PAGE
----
share|improve this answer

I initially tried just using SVN - but am so frustrated by it locking, and having to re-checkout whenever a merge goes bad that I'm super annoyed with SVN.

I really haven't noticed Subversion having the problems you seem to have. I don't experience it locking and merges with Subversion work pretty well. In fact, I have fewer issues with Subversion merges than Git merges. I suspect much of your frustration is working with unfamiliar software rather than innate problems with Subversion itself. I too get frustrated at software that doesn't work the way I'm use to.

However, you might as well get use to Subversion instead of going around the issue. You're going to run into Subversion over and over again because it is popular in the software world. It is simple to use and does a pretty good job. In this world, you might prefer OS X and Linux to Windows, but you still need to know Windows. I know I get frustrated at unfamiliar software too. However, unlike Windows, Subversion isn't evil. Besides, it does works pretty well.

One thing I do like about Git which I sorely miss with Subversion is the ability to commit my work without it affecting the master repository. My workflow in Git looks like this:

git checkout
git pull
git add
git commit
git add
git commit
git add
git commit
git add
git commit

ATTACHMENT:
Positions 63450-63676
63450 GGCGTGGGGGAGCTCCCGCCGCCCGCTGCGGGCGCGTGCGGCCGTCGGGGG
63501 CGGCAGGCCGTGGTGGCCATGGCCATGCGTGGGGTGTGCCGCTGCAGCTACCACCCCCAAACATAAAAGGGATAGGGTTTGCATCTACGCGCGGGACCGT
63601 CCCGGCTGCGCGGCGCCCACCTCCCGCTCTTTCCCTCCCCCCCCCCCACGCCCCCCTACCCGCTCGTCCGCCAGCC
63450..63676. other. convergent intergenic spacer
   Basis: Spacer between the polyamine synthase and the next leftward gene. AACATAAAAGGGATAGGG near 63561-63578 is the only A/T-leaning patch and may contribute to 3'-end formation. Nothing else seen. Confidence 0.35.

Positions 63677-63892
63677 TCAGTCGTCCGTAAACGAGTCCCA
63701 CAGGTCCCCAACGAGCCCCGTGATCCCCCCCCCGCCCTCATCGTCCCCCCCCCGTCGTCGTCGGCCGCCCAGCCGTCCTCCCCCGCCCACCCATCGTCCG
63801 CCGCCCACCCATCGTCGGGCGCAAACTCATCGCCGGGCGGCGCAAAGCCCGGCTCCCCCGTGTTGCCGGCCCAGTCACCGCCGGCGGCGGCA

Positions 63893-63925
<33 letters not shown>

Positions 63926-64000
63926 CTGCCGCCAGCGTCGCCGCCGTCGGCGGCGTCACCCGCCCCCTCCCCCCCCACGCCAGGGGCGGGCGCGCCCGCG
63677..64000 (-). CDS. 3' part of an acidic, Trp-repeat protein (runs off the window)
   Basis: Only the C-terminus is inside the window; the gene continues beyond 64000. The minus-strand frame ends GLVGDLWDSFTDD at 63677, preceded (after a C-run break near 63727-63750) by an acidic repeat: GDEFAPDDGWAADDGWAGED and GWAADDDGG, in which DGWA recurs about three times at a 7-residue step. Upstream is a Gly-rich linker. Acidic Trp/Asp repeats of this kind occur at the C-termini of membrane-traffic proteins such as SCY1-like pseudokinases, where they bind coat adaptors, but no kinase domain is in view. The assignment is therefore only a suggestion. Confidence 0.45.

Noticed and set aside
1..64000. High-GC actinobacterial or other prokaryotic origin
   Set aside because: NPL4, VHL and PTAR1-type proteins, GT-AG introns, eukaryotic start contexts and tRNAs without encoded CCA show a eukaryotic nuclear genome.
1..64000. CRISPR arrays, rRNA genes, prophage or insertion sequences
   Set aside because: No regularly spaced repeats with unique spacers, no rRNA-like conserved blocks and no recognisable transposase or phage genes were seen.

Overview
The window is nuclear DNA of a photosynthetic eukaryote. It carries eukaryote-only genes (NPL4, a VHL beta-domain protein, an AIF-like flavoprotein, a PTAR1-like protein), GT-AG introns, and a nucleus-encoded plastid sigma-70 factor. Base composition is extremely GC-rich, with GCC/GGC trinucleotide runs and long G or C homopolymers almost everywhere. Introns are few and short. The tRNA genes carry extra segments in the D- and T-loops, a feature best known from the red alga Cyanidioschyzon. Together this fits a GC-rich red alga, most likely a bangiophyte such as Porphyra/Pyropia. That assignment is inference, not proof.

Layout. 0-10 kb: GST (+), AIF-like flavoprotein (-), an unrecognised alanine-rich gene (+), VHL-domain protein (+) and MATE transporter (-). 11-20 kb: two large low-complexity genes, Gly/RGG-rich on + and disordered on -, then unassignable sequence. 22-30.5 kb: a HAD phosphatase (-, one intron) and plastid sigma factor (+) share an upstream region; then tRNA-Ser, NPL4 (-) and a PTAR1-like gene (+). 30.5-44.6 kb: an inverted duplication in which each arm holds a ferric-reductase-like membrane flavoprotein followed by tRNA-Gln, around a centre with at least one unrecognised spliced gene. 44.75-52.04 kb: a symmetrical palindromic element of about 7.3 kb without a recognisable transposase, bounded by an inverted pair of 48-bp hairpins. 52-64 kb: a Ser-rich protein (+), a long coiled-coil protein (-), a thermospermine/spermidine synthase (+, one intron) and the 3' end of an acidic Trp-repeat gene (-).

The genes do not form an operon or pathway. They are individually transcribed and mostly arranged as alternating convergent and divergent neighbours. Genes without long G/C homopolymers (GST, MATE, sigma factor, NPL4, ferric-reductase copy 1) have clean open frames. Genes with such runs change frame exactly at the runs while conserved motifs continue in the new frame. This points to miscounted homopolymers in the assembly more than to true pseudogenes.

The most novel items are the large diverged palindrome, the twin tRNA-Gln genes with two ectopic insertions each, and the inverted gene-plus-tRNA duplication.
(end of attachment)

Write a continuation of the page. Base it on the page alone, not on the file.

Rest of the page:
git add
git commit
git add
git commit
git push

If you're a serial committer like me, you might want to try Git-SVN: This allows you to work with Git locally and do serial commits, but when you do pushes and pulls, you're really talking to the Subversion repository. However, this doesn't mean you can simply pretend you are working solely with Git. When I branch and merge, I still must talk directly with Subversion.

If you're not a serial committer, Git-SVN probably won't buy you much. All you end up doing is adding complexity and more frustration.

Subversion is designed to work on the unstable trunk model which is used in continuous integration environments. That means everyone usually shares the same branch. It forces you to play nicely with others and to make small incremental changes. However, there's no reason why you can't make your own private branch in Subversion and do your work there.

I do a lot of code restructuring and that means moving files around and doing a lot of work that can't be done in a single day. I can't work on the same branch all the other developers are using, so I make my own private branch. If anyone should have merging issues, it would be me because I'm not merely modifying a file here or there, I'm changing the whole layout of the code. Yet, Subversion almost always handles the merging with aplomb. I rebase on a regular basis. When I finish my work, I'll do a massive delivery without any problems. Then, I'll delete my branch.

share|improve this answer

Your Answer

 
discard

By posting your answer, you agree to the privacy policy and terms of service.

Not the answer you're looking for? Browse other questions tagged or ask your own question.